Introducing resolutions and decisions were the President of the Human Rights Council and the delegations of United States, Cuba, Iran, Mexico, Austria, Portugal, Norway and Turkey.

Pakistan, India, Ireland on behalf of the European Union, Montenegro, Suisse, Sierra Leone, Brazil, Venezuela, Ecuador, Ethiopia and United States made general comments.

Indonesia, Thailand, Republic of Korea, Japan, United States and Maldives spoke in explanation of vote before or after the vote.

Sri Lanka spoke as a concerned country.

The Council will resume its work at 3 p.m. this afternoon to continue to take action on decisions and resolutions.


Statement on Complaint Procedure and Appointment of Two New Members of Expert Mechanism on the Rights of Indigenous Peoples

REMIGIUSZ A. HENCZEL, President of the Human Rights Council, informed the delegations that the Council, in a closed meeting, had considered the report of the eleventh session of the Working Group on Situations under its Complaint Procedure, and that no case had been referred to it for action. 

The President also said that he had decided to appoint two new members of the Expert Mechanism on the Rights of Indigenous Peoples, Mr. Albert Deterville from Saint Lucia, for the Group of Latin American and Caribbean States, and Mr. Alexey Tsykarev from the Russian Federation, for the Eastern European Group.

Action on Decision Under Agenda Item on Organizational and Procedural Matters

In a decision (A/HRC/22/L.32) submitted by the President on the Human Rights Council’s webcast, adopted without a vote, the Council recommends that the General Assembly considers ways to ensure sustainable live webcasting and subsequent storage of Council meetings held in the framework of the sessions of the Human Rights Council and the Universal Periodic Review Working Group.

REMIGIUSCZ. A. HENCZEL, President of the Human Rights Council, introducing draft decision L.32, said that the text was short and to the point.  It recommended that the General Assembly consider ways to assure sustainable live webcasting and subsequent storage of meetings.  The preambular part recalled the basis for this decision, as well as the current ad hoc arrangements for financing the webcasts, and recalled the importance of webcasting.

Action on Resolutions Under Agenda Item on the Annual Report of the United Nations High Commissioner for Human Rights

Action on Resolution on Promoting Reconciliation and Accountability in Sri Lanka

In a resolution (A/HRC/22/L.1/Rev1) on promoting reconciliation and accountability in Sri Lanka, adopted by a vote of 25 in favour, 13 against and 8 abstentions, the Council welcomes the report of the High Commissioner on promoting reconciliation and accountability in Sri Lanka; encourages the Government of Sri Lanka to implement the recommendations made in the report of the High Commissioner, and to cooperate with Special Procedures mandate holders and to respond formally to their outstanding requests, including by extending invitations and providing access.  The Council also calls upon the Government of Sri Lanka to conduct an independent and credible investigation into allegations of violations of international human rights law and international humanitarian law, as applicable; and requests the High Commissioner to present an oral update to the Council at its twenty-fourth session, and a comprehensive report followed by a discussion at the twenty-fifth session, on the implementation of the present resolution.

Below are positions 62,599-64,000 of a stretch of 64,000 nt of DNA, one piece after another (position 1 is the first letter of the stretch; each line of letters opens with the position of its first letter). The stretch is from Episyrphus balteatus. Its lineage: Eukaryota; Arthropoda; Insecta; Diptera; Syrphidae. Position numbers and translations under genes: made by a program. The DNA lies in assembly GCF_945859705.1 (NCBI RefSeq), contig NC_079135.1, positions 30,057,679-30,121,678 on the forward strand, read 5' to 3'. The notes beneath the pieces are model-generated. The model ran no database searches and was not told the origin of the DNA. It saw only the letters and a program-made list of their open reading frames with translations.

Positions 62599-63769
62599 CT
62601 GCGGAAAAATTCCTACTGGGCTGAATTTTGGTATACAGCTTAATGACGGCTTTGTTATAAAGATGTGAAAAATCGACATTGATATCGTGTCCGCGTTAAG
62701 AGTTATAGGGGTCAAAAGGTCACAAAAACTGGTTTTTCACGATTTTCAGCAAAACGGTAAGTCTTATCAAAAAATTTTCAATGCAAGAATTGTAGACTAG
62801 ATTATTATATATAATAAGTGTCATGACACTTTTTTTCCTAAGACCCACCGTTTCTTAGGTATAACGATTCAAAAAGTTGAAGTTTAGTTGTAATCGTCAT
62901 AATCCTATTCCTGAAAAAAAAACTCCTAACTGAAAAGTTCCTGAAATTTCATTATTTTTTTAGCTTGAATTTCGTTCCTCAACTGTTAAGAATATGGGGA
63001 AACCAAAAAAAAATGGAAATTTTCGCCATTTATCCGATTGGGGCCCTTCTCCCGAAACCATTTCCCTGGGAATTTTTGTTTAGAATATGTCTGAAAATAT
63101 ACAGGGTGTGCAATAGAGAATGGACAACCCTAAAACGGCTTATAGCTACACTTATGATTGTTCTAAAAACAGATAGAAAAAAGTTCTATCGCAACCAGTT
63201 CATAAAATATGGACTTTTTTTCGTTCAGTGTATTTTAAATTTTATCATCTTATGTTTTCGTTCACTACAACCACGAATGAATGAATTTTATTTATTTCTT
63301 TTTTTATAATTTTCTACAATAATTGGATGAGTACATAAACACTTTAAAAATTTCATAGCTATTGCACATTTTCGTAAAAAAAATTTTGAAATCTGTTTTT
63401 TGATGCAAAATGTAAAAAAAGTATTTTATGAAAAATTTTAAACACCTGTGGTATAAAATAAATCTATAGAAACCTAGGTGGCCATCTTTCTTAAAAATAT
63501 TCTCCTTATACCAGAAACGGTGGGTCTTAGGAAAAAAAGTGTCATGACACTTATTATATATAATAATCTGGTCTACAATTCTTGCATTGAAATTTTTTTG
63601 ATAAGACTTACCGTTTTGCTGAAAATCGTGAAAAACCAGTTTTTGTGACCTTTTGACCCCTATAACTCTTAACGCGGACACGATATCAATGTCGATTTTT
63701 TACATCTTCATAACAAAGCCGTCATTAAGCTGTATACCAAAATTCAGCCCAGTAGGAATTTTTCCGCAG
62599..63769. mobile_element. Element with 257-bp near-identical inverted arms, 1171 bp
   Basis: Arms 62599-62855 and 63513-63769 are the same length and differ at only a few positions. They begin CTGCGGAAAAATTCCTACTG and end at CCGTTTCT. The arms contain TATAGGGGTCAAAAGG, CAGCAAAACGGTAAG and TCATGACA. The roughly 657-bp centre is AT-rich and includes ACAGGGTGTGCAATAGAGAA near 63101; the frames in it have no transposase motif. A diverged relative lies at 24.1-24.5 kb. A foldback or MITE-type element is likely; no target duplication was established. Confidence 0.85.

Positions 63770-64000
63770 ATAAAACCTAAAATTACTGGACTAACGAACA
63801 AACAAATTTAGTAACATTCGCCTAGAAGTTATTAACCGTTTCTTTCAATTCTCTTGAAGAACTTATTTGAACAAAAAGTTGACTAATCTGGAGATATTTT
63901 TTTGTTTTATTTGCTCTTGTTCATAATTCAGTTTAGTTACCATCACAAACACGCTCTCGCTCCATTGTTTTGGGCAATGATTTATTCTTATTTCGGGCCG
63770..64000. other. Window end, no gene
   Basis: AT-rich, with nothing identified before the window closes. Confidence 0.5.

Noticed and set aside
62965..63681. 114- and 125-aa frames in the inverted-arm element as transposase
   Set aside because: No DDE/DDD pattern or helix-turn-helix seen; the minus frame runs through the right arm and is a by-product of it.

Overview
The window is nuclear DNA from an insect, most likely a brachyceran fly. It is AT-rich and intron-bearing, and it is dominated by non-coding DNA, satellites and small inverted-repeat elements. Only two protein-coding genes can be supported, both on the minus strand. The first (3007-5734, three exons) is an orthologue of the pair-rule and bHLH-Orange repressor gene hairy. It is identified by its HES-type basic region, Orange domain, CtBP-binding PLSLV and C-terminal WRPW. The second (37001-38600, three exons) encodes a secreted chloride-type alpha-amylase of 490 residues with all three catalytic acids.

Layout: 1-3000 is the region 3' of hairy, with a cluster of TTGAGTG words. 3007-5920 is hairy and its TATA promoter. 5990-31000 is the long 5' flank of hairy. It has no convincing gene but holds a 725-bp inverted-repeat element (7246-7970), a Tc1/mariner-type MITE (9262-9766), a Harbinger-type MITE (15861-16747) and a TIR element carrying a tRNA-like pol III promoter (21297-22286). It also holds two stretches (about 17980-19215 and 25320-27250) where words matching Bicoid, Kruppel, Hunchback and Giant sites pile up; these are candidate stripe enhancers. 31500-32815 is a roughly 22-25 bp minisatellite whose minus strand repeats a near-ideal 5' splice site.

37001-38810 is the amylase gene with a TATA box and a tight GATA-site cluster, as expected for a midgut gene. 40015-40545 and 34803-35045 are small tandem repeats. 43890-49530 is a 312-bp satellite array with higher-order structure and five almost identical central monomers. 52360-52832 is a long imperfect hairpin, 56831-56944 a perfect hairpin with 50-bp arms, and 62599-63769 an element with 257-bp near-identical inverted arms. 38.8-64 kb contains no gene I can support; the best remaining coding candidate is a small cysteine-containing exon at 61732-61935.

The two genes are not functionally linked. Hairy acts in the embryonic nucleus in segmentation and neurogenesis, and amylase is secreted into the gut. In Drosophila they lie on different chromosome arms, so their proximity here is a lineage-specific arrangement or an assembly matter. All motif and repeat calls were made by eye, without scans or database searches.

The result of the vote was as follows:

In favour (25): Argentina, Austria, Benin, Brazil, Chile, Costa Rica, Côte d'Ivoire, Czech Republic, Estonia, Germany, Guatemala, India, Ireland, Italy, Libya, Montenegro, Peru, Poland, Republic of Korea, Republic of Moldova, Romania, Sierra Leone, Spain, Switzerland and United States.

Against (13): Congo, Ecuador, Indonesia, Kuwait, Maldives, Mauritania, Pakistan, Philippines, Qatar, Thailand, Uganda, United Arab Emirates and Venezuela.

Abstentions (8): Angola, Botswana, Burkina Faso, Ethiopia, Japan, Kazakhstan, Kenya and Malaysia.


United States, introducing resolution L.1, encouraged Sri Lanka to take the necessary steps to ensure accountability and lasting peace following almost three decades of civil war.  The resolution welcomed important progress made by Sri Lanka but also recognized that much remained to be done.  The resolution also highlighted the constructive role of the Office of the High Commissioner and of special procedures’ mandate holders in providing technical assistance and advice, and encouraged Sri Lanka to cooperate these actors. 
 
Pakistan, speaking in a general comment, said that the delegation of Sri Lanka had briefed several delegations bilaterally and in regional groups and had explained in detail why it found the resolution unacceptable despite several revisions.  In draft resolution 22/L.1, Pakistan observed that the parameters had been shifted with the introduction of substantive elements and this was of concern, given that Sri Lanka was being asked in effect to implement the recommendations of the Office of the High Commissioner’s report with disregard to the on-going domestic reconciliation process.  The substantive amendments proposed by Pakistan and other delegations during informal sessions, intended to bring some semblance of balance to the text, had been disregarded.  Pakistan then called for a vote on the resolution.

India, speaking in a general comment, said that the resolution on Sri Lanka provided an opportunity to forge a way forward through national and inclusive reconciliation.  India noted with concern that Sri Lanka had not kept its 2009 commitments and called on Sri Lanka to move forward on its public commitments and to take measures to ensure accountability.  India had always been of the view that the end of the conflict in Sri Lanka had presented an opportunity to achieve a lasting peace.  Sri Lanka’s elections scheduled for 2013 were an opportunity for its people to exercise their electoral right in a free environment.